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Gazzetta Medica Italiana Archivio per le Scienze Mediche 2017 October;176(10):504-14

DOI: 10.23736/S0393-3660.16.03425-2

Copyright © 2016 EDIZIONI MINERVA MEDICA

lingua: Inglese

Acute metabolic, hormonal and anxiety responses to two training load intensities of kumite (integrated approach training) in international level karate athletes

Stefano BENEDINI 1, 2, 3, Matteo CROTTI 4, Stefano LONGO 1, Francesca CASIRAGHI 3, Andrea BOSIO 5, Pietro L. INVERNIZZI 1

1 Department of Biomedical Sciences for Health, Università degli Studi di Milano, Milan, Italy; 2 Unit of Endocrinology IRCCS Policlinico San Donato, Milan, Italy; 3 Metabolism Research Center, IRCCS Policlinico San Donato, Milan, Italy; 4 School of Exercise and Sports Sciences, Università degli Studi di Milano, Milan, Italy; 5 Human Performance Laboratory, Mapeisport Research Center, Varese, Italy


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BACKGROUND: The endocrine-metabolic system and anxiety responses were assessed in 10 international level karatekas performing a novel form of kumite training (integrated approach training, IAT).
METHODS: Six females and 4 males (16-25 yrs) performed two series of 4 matches each at two self-perceived effort levels (low and high). IAT provides continuous and dynamic actions and no score assignments. Metabolic and hormonal variables (blood glucose, insulin, cortisol, epinephrine and norepinephrine) and State-Trate Anxiety inventory Y-1 (STAI Y-1) were evaluated before and after the matches. The variables at different intensities were compared and correlations between STAI Y-1 and metabolic and hormonal variables were assessed.
RESULTS: The high intensity IAT caused higher stress than the low intensity one, as demonstrated by high blood glucose, insulin, cortisol, epinephrine, norepinephrine and STAI Y-1 values (P<0.001). Moreover, anxiety levels were higher before the IAT sessions (pre-IAT) than after the IAT sessions (post-IAT) (P<0.05). An increase in metabolic and hormonal variables was observed from the pre-IAT measurements to the post-IAT ones (P<0.05). At low intensity, increments were detected only in blood glucose, insulin and norepinephrine (P<0.05). At high intensity, correlations were found between: norepinephrine pre-IAT and STAI Y-1 post-IAT (r=0.68, P=0.032); STAI Y-1 post-IAT with blood glucose (r=0.73, P=0.018), epinephrine (r=0.82, P=0.004) and norepinephrine (r=0.92, P<0.001) post-IAT.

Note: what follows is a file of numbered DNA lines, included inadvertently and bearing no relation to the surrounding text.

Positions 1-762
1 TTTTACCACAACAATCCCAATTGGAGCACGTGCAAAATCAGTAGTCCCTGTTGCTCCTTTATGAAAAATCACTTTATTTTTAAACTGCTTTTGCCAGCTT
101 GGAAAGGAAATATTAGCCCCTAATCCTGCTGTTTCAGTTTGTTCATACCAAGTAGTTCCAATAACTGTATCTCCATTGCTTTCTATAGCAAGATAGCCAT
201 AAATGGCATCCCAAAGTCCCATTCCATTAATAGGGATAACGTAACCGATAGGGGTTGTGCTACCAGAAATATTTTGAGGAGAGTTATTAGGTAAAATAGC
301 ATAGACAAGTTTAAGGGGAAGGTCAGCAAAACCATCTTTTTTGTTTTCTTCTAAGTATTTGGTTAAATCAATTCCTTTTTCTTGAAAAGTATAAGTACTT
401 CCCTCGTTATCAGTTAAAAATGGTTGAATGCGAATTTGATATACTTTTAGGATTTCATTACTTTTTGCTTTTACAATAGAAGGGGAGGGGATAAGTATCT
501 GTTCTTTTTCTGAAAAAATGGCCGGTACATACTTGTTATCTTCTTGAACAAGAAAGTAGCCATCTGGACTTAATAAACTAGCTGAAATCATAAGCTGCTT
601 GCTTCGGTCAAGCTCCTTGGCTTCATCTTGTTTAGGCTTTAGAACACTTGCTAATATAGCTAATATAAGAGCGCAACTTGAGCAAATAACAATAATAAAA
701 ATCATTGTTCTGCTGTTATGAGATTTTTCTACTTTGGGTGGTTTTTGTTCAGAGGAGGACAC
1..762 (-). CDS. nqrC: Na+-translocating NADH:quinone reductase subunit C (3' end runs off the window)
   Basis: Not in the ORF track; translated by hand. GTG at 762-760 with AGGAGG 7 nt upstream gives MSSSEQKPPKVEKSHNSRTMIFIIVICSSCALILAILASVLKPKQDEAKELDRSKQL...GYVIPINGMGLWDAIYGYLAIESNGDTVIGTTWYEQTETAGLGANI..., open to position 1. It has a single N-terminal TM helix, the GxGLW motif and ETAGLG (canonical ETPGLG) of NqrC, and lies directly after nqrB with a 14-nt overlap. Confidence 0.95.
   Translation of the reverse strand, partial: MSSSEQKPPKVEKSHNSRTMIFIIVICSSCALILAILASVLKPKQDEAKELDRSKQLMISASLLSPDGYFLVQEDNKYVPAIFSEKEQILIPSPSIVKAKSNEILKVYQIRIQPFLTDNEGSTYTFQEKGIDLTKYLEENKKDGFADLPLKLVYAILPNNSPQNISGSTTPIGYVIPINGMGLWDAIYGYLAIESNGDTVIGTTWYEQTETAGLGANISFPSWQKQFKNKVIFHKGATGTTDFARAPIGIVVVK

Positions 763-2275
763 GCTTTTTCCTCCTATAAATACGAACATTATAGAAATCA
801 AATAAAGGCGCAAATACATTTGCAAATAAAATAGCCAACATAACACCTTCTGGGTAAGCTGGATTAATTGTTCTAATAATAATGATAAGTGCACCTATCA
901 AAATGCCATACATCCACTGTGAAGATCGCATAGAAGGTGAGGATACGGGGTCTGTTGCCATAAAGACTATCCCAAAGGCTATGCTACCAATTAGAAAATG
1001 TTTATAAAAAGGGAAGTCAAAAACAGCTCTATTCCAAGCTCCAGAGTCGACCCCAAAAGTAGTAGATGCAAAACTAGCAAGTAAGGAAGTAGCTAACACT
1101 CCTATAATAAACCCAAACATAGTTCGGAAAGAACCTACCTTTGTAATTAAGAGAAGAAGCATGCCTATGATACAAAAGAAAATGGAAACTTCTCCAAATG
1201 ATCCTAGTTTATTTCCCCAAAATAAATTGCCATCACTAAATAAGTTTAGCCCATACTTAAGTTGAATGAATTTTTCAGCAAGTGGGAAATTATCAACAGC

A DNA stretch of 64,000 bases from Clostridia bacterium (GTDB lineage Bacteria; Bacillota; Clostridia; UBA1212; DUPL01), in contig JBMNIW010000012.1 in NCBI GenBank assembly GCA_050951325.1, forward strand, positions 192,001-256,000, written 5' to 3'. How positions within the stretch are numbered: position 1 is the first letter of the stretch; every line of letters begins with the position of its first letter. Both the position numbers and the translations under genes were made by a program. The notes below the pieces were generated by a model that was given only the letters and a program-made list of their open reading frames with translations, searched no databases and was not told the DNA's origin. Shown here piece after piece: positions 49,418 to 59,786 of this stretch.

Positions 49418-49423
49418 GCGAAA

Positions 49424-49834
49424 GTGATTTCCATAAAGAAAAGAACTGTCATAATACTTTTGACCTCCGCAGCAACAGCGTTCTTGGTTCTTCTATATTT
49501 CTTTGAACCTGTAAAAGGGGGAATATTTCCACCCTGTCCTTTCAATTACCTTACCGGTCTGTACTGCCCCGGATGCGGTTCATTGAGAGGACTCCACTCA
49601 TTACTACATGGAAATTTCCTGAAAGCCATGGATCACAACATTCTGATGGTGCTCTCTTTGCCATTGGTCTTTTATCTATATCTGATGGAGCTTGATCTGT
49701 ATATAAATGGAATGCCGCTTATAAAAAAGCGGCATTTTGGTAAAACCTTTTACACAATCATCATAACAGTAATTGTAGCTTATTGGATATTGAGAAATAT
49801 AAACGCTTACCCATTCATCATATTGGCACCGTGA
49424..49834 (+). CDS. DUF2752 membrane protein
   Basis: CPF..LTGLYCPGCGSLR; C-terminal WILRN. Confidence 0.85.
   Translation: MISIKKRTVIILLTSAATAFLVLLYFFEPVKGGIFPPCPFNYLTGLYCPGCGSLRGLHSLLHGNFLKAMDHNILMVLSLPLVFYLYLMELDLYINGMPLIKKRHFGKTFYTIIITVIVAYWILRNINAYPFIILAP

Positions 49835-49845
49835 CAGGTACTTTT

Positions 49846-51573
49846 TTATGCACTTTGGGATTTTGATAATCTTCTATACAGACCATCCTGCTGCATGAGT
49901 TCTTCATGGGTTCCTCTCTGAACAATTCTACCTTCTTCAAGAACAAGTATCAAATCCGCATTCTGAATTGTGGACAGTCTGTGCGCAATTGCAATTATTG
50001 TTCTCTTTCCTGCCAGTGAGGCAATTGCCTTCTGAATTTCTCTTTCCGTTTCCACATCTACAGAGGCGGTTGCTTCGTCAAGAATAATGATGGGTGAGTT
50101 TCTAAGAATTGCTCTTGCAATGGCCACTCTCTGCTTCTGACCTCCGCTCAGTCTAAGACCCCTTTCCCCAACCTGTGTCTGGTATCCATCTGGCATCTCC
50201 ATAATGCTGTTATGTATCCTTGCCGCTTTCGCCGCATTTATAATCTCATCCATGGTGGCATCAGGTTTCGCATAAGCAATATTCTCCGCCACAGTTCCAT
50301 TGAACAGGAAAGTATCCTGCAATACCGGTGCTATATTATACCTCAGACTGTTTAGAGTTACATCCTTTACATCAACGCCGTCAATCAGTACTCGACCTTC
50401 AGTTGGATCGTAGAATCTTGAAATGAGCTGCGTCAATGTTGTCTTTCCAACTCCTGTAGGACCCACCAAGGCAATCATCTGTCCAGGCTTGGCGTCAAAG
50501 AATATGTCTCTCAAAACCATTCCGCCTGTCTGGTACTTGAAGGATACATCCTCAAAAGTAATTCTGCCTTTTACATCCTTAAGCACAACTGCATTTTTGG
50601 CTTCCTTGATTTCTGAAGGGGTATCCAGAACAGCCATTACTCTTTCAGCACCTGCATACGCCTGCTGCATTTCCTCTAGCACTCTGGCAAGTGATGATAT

CONCLUSIONS: High intensity IAT elicits a stress-related response, demonstrated by correlations between anxiety levels and metabolic and hormonal parameters. At low intensity an initial activation of this stress-related response seems present. In relation to the athletes’ characteristics, training periodization and performance levels, these results can help in individualizing and designing specifics training programs.


KEY WORDS: Catecholamines - Athletes - Glucose metabolism disorders - Martial arts - Sympathetic nervous system

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